A Father’s Thoughts on the Importance of a Uniform | HistoryNet

A Father’s Thoughts on the Importance of a Uniform

By Andrew Carroll
1/29/2009 • HistoryNet, World War II War Letters

On the day he turned 18—May 3, 1943—a high school student named William Fee rushed to the local selective service office to register for the draft. Throughout William’s childhood, his father, Dwight, who had fought in the devastating Meuse-Argonne offensive in World War I, strove to instill in his son the values he held dear: duty, honor, and integrity. When William went off to basic training, Dwight sent him the following letter:

Wednesday July 28, 1943
Dear Will:
Well, I guess you’re a soldier, now—a rook, anyhow, and on the way. At any rate you’re in the uniform so many of your people have worn. I know you’ll never forget that you’ve worn it, if you live to be a 100. Never forget, while you’re wearing it, exactly what it means and stands for; live up to all that it means. I know you’ll never disgrace it or do anything while wearing it to make it look cheap or tawdry. If this is corn, let it be corn….
I got a big kick out of your phone call; sorry mother wasn’t there, and so was she. We’ll stay in till 9 p.m. every night now till you leave Meade, and hold the girls to 3-minute calls….
We had a terrific rain and thunder storm last night—washed all the earth off the corn roots which lie exposed above ground, every stalk flat on the ground. I never saw so much water—all grass in our back yard covered for an hour or more.
I must go as we’re dining at Bill Baird’s to meet his mother.
Will write tomorrow.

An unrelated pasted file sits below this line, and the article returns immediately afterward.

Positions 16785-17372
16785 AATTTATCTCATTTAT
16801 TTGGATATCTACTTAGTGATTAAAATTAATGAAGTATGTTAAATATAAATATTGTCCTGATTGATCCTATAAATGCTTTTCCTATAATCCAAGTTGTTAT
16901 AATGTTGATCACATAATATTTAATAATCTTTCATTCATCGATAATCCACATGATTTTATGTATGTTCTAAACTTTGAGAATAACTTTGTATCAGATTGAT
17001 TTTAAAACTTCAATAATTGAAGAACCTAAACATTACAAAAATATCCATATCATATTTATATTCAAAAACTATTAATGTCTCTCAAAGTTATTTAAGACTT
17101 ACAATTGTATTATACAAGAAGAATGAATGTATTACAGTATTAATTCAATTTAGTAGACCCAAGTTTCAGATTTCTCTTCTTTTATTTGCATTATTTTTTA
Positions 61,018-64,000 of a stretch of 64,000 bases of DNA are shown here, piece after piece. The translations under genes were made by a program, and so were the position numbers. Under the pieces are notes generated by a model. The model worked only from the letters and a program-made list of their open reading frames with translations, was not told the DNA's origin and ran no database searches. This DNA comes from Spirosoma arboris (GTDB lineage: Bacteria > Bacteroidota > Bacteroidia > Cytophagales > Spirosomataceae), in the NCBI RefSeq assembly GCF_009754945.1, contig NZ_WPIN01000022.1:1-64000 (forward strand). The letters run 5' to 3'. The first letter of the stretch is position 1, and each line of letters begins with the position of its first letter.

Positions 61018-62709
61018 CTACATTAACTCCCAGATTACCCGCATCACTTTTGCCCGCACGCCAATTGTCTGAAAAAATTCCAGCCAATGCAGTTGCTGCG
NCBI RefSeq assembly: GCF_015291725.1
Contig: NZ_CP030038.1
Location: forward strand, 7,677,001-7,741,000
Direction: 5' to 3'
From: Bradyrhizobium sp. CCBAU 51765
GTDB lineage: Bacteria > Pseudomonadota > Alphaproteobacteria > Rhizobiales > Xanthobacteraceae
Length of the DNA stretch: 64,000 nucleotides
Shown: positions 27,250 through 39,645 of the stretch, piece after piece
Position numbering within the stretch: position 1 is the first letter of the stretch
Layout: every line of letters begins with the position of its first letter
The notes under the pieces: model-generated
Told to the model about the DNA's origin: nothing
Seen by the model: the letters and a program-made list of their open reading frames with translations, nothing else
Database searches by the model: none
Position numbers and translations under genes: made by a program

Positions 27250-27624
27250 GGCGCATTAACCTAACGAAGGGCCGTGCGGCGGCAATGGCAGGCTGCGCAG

As always, Pop

After a year of training, Fee was shipped overseas with the 11th Armored Division. Dwight—a newspaperman from Pittsburgh, Pennsylvania—wrote to his son:

October 1, 1944
Dear Will:
Well, I figure you’re off on the Great Adventure. There will be many disagreeable experiences; soul-shaking experiences; tragic experiences; uplifting experiences. You will see examples of selfishness and selflessness that will stir you tremendously. I have no doubt that you will develop the same respect that I have for the Infantry, the Gol-Darned Infantry, and the same awesome regard for the Medics.
I have no fears for you; you will do well. You have the finest spirit of any one I know of. I wish I could go FOR you, or at least WITH you, but this is your war. Mother and I will pray that God will give you courage for any danger you will have to face; that you will be given steadfastness, and patience, and resolution. We believe that God lays on nobody more than he is able to bear; that through all trials God will provide the qualities needed to meet them. I believe David: The Lord upholdeth all that fall; The cast-down raiseth up again.
Just be your own self: and there are not many people to whom I could say that.
You are serving in a great cause. Because of you and those like you millions of fathers and mothers and children again will be able to think and speak freely without fear; to live their lives without oppression. And we here at home will be spared what most certainly would have been the fate of those people if all of you had not gone out to prevent the domination of the world by Japan and Germany (and Italy)—and don’t think for a minute that they wouldn’t have dominated it. And they’ll try again in another generation if they can. Goodnight, son. Have at em!
As always, Pop
Keep busy. Keep bucking.

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